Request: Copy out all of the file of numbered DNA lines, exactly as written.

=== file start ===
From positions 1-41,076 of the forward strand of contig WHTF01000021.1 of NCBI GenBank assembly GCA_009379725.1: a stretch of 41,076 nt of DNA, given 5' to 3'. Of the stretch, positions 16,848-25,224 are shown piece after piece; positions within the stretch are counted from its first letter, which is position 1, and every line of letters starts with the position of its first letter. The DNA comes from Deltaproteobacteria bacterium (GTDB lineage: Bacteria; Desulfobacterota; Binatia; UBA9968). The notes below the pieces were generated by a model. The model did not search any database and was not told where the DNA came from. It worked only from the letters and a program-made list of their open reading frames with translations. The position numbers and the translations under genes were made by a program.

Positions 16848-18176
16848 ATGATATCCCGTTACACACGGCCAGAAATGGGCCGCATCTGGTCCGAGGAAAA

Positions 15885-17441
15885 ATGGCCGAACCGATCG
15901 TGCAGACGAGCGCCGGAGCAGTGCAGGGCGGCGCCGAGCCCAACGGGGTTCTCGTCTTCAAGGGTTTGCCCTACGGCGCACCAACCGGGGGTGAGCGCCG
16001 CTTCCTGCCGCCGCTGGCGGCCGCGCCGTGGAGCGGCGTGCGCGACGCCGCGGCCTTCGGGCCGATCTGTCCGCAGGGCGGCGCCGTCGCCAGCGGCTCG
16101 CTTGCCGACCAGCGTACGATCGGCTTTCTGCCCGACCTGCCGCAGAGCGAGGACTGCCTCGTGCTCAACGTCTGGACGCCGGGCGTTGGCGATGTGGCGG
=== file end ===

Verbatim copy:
From positions 1-41,076 of the forward strand of contig WHTF01000021.1 of NCBI GenBank assembly GCA_009379725.1: a stretch of 41,076 nt of DNA, given 5' to 3'. Of the stretch, positions 16,848-25,224 are shown piece after piece; positions within the stretch are counted from its first letter, which is position 1, and every line of letters starts with the position of its first letter. The DNA comes from Deltaproteobacteria bacterium (GTDB lineage: Bacteria; Desulfobacterota; Binatia; UBA9968). The notes below the pieces were generated by a model. The model did not search any database and was not told where the DNA came from. It worked only from the letters and a program-made list of their open reading frames with translations. The position numbers and the translations under genes were made by a program.

Positions 16848-18176
16848 ATGATATCCCGTTACACACGGCCAGAAATGGGCCGCATCTGGTCCGAGGAAAA

Positions 15885-17441
15885 ATGGCCGAACCGATCG
15901 TGCAGACGAGCGCCGGAGCAGTGCAGGGCGGCGCCGAGCCCAACGGGGTTCTCGTCTTCAAGGGTTTGCCCTACGGCGCACCAACCGGGGGTGAGCGCCG
16001 CTTCCTGCCGCCGCTGGCGGCCGCGCCGTGGAGCGGCGTGCGCGACGCCGCGGCCTTCGGGCCGATCTGTCCGCAGGGCGGCGCCGTCGCCAGCGGCTCG
16101 CTTGCCGACCAGCGTACGATCGGCTTTCTGCCCGACCTGCCGCAGAGCGAGGACTGCCTCGTGCTCAACGTCTGGACGCCGGGCGTTGGCGATGTGGCGG